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Tackling the use of plastics in gardens is a thorny issue but now a new book plots a path through the confusion, highlighting progress, revealing where problems lie and giving gardeners guidance and a wealth of practical ideas.
Plastic-free Gardening is the first guide of its kind, showing gardeners a way to cut back on plastics.
Written by Fiona Thackeray, head of operations with Trellis, Scotland’s therapeutic gardening charity, it includes tips and techniques on how to reduce or eradicate plastics as well as giving lists of stockists and suppliers for containers and equipment made from alternative materials.
It also provides up-to-date information on which plastics can and cannot be recycled and how the gardening industry and local authorities, which handle kerb-side collections are responding to the challenge.
It is a timely message for anyone who has ditched supermarket shopping bags and recycles drinks bottles and milk cartons, but who has been overwhelmed by the tide of containers, plant labels, tools and compost sacks that seem to be an inevitable part of gardening.
‘These are changing times and progress is being made towards replacing and recycling the plastics involved in gardening, but there is no one, clear answer to the problem,’ said Fiona.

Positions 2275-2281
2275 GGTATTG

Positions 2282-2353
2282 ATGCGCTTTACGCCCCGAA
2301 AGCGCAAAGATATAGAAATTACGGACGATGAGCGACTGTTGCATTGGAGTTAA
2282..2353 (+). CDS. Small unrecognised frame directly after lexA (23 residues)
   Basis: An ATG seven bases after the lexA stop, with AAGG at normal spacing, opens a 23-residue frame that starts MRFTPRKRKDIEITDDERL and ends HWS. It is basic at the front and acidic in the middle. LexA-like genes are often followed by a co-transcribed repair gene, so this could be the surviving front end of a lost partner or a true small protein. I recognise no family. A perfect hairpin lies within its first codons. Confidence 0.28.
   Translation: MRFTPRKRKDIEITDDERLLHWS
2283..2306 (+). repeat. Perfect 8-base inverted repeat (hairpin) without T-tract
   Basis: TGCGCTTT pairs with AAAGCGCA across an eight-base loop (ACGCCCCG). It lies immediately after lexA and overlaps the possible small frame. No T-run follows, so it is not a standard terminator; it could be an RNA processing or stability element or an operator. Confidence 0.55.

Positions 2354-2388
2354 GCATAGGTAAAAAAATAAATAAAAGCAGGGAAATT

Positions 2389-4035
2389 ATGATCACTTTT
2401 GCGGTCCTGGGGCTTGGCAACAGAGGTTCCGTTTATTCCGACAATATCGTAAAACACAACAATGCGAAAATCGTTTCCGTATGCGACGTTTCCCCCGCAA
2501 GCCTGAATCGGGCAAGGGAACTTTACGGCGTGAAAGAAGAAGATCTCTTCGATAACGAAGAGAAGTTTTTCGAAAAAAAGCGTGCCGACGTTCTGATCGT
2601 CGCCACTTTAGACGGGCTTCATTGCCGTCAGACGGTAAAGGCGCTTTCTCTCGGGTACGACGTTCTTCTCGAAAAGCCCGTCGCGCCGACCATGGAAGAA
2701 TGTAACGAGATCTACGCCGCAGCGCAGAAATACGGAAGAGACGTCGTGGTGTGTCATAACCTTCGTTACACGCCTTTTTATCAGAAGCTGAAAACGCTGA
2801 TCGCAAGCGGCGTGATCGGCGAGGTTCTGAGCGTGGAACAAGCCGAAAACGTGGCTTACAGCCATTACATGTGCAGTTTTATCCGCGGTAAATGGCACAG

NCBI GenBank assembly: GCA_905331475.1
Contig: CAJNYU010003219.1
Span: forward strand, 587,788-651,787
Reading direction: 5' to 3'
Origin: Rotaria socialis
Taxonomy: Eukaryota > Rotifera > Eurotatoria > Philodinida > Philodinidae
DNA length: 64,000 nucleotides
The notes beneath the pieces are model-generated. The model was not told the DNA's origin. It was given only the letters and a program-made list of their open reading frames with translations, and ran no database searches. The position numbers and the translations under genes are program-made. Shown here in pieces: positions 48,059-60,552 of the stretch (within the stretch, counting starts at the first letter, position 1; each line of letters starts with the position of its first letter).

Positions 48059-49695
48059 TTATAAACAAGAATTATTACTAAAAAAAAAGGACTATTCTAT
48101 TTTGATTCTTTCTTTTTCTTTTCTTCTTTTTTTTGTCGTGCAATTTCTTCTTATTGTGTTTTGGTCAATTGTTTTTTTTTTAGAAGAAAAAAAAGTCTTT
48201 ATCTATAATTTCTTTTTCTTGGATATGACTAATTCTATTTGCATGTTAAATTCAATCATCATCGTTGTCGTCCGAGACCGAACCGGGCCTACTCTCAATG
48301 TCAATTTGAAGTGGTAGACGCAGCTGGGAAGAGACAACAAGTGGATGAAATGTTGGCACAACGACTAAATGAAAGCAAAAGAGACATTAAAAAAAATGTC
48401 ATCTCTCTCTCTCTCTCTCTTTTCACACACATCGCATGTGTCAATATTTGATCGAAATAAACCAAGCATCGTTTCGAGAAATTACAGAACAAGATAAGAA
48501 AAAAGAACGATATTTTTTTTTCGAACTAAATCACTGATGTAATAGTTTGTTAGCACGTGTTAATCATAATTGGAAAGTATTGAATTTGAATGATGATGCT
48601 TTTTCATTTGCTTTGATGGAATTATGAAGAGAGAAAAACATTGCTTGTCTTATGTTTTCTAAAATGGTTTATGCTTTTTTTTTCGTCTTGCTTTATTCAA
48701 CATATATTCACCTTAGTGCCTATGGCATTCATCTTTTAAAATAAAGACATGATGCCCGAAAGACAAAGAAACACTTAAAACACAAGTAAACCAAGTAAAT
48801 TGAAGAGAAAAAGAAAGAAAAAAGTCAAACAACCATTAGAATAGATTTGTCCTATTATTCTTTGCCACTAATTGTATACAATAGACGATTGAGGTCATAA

Plastics have invaded every corner of the garden, and it’s not just pots – from the linings of foil seed packets to outdoor clothing, packaging for plant foods and fertilisers and in crop-protection materials such as fleece, cloches and polytunnels – plastics proliferate.
So in order to find out what can be done to meet the problem head-on, Fiona talked to scientists and experts about what’s being done to solve the issue and what new materials are coming on stream.
* Switch to pots made from cornstarch, rice husks, bamboo, seaweed or some of the alternative materials that are now becoming available.
* Choose garden tools with wooden handles.
* Change what you grow for plants and crops that don’t need protection from fleece or other plastic products.
* Opt for wooden garden furniture and storage and not synthetic alternatives.
* Make your own fertiliser from seaweed, comfrey or nettles.